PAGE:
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RJ_

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About a year ago I began wondering if there were a ski with bindings mounted one in front of the other. I enjoy water-skiing and quickly learned there were much  cooler and carvier boards out there. After some hiccups I ended up closing out my season hitting the mountain with 2 SkwalUSA Carver 171's each with the SkwalUSA Gen 2 bindings. 

I cant say im laying fat carves yet, but after about 8 days out riding skwal this season im at the point where more time on the hill could help, but not as much as riding with someone on skwal. I have a ton of questions about my form, if there are better techniques i could be using, and just general knowledge thats just difficult to find about this niche sport.

I was fortunate enough to meet a gentleman on my local mountain with a hardboot setup on his donek. I carved with him for a few hours and learned a ton about alpine equipment, hardboots, and the various step-in bindings. But it has really made me want to skwal with some who can teach about form and speak to the fine adjustments skwal equipment has to offer. 

Are there any good resources (more than reading through old forum posts) about form and technique to riding skwal?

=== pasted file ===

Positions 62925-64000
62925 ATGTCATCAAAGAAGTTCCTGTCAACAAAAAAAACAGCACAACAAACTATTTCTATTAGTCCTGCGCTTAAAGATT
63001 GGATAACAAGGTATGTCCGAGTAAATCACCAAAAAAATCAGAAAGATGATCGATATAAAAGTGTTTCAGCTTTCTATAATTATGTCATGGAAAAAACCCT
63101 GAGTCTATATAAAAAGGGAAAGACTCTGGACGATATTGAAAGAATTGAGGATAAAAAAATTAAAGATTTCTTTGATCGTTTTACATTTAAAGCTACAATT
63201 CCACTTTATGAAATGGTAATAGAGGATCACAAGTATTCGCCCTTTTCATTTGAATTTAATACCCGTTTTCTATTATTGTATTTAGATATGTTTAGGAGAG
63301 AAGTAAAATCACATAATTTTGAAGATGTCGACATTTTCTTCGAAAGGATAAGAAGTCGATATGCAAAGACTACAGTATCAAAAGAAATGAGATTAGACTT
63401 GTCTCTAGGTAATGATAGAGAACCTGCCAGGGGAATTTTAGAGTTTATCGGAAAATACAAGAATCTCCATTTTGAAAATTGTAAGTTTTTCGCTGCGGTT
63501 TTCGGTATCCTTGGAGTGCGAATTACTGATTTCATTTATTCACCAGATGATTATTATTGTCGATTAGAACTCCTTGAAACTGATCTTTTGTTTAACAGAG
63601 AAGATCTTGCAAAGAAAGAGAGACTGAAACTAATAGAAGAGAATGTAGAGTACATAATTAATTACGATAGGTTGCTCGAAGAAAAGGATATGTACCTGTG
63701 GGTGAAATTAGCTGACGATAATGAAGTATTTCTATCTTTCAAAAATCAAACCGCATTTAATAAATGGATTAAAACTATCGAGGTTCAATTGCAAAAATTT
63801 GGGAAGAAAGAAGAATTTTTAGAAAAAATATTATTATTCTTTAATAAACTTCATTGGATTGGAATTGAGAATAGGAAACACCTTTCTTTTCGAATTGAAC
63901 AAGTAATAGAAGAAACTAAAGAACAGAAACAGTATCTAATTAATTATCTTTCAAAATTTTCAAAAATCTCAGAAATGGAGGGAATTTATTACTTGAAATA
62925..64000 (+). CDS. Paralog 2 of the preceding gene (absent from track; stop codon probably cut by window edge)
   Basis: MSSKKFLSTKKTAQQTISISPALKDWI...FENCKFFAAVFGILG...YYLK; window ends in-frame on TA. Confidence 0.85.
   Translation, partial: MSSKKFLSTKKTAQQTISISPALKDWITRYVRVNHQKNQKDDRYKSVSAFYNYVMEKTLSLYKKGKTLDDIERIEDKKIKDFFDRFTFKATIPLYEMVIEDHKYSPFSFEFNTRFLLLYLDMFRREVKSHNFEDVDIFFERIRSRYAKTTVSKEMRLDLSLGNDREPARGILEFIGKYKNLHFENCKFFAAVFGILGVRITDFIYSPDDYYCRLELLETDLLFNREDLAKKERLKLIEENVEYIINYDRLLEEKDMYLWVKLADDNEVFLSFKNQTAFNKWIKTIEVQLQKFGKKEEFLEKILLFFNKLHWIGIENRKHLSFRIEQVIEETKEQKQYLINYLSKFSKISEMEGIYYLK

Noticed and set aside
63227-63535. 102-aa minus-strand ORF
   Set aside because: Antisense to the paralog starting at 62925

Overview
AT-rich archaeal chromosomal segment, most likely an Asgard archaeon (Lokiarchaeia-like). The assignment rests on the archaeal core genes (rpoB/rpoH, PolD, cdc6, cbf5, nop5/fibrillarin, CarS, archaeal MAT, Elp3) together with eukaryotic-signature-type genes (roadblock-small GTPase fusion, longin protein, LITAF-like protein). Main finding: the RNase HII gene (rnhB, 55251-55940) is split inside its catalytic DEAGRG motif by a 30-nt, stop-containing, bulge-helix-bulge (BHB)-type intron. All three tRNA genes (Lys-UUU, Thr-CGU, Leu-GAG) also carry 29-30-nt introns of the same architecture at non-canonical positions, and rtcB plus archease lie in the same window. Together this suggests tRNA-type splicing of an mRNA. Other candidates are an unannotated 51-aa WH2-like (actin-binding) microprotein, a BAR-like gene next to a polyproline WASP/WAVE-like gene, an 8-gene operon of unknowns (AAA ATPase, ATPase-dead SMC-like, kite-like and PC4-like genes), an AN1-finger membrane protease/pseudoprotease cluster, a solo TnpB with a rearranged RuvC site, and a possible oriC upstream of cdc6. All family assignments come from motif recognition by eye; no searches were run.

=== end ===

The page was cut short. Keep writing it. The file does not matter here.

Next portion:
And lastly, is there anyone else near upstate ny that rides skwal?

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I think most skwallers around here are converted snowboarders, so we use snowboard carving technique. That implies wider stances and snowboard boots since the ski boots limit available stance widths dramatically.

Any carving technique may be adapted onto skwal, so you can pick one that you like and try to learn it.

Some information about the skwal technique may be found on skwalzone.org (in french). It's not much though.

I live in NYC and I never seen any skwallers on the closest mountains. However I usually don't ride that far north.

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Thias had some instructional stuff at the end of the Skwalmasutra film he put out some time ago. You can find the video online at this link. Forward to 21:50 to view the instructional part of the video. I would also suggest picking up a copy of the book 'The Inner Glide: The Tao of Skiing, Snowboarding, and Skwalling' by Patrick Thias Balmain. Lots of great techniques in this book and most are universally adaptable through the carving arts. Amazon usually has it available.